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Publication numberUS5523537 A
Publication typeGrant
Application numberUS 07/815,462
Publication dateJun 4, 1996
Filing dateDec 31, 1991
Priority dateDec 31, 1991
Fee statusPaid
Also published asCA2085312A1, DE69210197D1, DE69210197T2, EP0550357A1, EP0550357B1
Publication number07815462, 815462, US 5523537 A, US 5523537A, US-A-5523537, US5523537 A, US5523537A
InventorsWalter Johannes, Robert Waters
Original AssigneeEastman Kodak Company
Export CitationBiBTeX, EndNote, RefMan
External Links: USPTO, USPTO Assignment, Espacenet
Passive liquifier
US 5523537 A
Abstract
A liquefying apparatus for melting solid materials has a hopper with a coiled heating element disposed therein which supports and melts the solid materials into a liquid form. The liquid is stored below the heating element in a bottom section of the hopper, and is continually adjusted to a predetermined level, in order to insure that 1) the liquid in the lower section has a substantially constant temperature distribution and 2) a skin or film is not formed on the heating element which would reduce the liquefying rate.
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Claims(22)
What is claimed is:
1. A liquefying apparatus comprising:
a hopper having an upper section for receiving a meltable solid material, and a lower section for storing liquid at a predetermined level;
a coiled tube disposed in said upper section for supporting and melting said meltable solid material thereby transforming said meltable solid material into the liquid, said predetermined level and said coiled tube defining an airspace therebetween;
a reservoir containing hot fluid therein;
means for removing the liquid in said lower section;
means for feeding the hot fluid out of said reservoir;
bypass means, in communication with said feeding means, for allowing the hot fluid to flow through said coiled tube and back into said fluid reservoir when the liquid level in said lower section is less than said predetermined level such that the liquid level is raised to said predetermined level, and for preventing the hot fluid from flowing through said coiled tube while allowing the hot fluid to be recirculated into said hot fluid reservoir when the liquid level in said lower section is greater than said predetermined level, thereby allowing the liquid level to fall to said predetermined level at times when said removing means is removing the liquid;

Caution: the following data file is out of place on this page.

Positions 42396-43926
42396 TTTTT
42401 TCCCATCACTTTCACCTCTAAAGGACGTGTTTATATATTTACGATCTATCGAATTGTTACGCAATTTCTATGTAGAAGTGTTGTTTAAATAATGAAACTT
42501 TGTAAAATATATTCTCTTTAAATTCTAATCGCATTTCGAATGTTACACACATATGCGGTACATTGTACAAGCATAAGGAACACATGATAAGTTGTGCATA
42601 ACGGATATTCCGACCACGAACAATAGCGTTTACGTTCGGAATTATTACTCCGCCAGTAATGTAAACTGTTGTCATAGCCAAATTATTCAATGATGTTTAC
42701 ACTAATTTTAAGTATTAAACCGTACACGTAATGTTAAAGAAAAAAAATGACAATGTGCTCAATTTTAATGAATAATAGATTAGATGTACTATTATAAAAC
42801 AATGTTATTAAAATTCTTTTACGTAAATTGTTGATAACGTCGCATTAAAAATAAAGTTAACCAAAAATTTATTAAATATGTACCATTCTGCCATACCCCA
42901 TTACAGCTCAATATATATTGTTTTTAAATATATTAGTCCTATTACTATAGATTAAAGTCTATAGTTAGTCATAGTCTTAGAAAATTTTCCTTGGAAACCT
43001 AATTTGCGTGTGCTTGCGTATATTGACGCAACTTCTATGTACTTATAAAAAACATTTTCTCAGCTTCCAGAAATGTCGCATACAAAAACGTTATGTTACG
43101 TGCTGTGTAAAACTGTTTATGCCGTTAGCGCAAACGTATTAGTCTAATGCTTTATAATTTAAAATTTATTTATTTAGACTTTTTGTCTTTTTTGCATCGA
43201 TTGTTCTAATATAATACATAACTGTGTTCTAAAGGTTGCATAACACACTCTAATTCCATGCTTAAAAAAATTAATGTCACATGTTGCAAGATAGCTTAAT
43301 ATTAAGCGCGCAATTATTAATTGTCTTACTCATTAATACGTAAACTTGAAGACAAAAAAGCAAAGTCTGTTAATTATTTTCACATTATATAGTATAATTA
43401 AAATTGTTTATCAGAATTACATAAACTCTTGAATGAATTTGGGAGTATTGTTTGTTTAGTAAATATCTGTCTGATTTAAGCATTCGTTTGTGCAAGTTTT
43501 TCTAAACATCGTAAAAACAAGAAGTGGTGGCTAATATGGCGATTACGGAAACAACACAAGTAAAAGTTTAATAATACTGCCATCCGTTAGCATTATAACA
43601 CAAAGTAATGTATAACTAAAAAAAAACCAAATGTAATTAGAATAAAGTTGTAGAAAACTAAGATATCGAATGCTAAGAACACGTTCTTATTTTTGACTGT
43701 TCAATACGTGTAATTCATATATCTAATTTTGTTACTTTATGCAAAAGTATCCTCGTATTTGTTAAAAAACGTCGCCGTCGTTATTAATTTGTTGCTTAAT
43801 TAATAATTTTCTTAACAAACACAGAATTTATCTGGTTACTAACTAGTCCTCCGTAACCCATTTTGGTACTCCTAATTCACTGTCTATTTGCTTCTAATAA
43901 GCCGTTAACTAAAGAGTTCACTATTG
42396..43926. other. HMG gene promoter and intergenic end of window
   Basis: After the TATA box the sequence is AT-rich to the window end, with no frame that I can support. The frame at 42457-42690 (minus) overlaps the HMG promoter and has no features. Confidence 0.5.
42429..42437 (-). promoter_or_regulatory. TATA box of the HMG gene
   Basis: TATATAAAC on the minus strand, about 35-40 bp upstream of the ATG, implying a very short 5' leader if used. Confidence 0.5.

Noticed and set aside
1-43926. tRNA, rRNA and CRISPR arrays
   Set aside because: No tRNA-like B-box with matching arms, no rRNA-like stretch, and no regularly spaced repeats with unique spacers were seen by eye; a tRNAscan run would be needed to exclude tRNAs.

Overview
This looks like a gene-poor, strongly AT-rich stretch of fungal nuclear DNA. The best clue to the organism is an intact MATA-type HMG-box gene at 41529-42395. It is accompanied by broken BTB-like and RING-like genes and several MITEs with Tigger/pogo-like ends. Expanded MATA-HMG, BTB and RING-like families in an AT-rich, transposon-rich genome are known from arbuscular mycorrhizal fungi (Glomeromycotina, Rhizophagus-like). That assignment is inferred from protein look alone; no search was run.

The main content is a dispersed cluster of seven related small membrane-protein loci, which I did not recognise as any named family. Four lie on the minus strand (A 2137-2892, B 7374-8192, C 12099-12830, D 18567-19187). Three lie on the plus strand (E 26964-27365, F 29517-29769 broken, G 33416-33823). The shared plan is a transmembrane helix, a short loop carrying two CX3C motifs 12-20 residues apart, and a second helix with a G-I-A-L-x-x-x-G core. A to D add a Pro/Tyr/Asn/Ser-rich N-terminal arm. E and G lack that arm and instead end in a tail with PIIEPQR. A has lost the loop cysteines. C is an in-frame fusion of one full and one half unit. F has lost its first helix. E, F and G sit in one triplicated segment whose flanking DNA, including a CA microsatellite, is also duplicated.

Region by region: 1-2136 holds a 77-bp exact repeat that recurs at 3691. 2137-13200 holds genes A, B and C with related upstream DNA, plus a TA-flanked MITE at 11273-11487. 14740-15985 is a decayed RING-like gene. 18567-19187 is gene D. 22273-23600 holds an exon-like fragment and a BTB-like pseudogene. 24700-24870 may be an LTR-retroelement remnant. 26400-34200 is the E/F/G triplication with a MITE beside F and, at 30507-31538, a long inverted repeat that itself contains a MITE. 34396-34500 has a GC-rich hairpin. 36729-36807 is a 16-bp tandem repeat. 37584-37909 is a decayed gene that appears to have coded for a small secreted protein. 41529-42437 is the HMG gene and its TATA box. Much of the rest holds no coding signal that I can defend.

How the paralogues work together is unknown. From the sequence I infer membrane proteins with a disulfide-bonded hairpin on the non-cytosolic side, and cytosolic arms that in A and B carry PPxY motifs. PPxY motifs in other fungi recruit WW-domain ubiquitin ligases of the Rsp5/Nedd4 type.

whereby the temperature distribution of the hot fluid in said reservoir and the temperature distribution of the liquid in said lower section remain substantially constant for a given liquid removal rate.
2. A liquefying apparatus according to claim 1, further comprising a sensor which detects the level of the liquid in said lower section, and wherein said bypass means includes a valve, said valve being operatively connected to said sensor such that said valve moves to a first position to prevent said hot fluid from flowing through said coiled tube when said sensor detects that the level of the liquid in said lower section is greater than said predetermined level and opens to a second position to allow said hot fluid to flow through said coiled tube when said sensor detects that the level of the liquid in said lower section is less than said predetermined level.
3. A liquefying apparatus according to claim 2, wherein said sensor is an in-line pressure sensor.
4. A liquefying apparatus according to claim 3, further comprising a debubbler disposed in said lower section.
5. A liquefying apparatus according to claim 4, wherein the spacing between turns of said coiled tube is approximately 1/16".
6. A liquefying apparatus according to claim 5, further comprising a screen disposed in said air space.
7. A method for melting solid materials, comprising the steps of:
(A) feeding meltable solid materials into a hopper;
(B) supporting said solid materials on a coiled tube;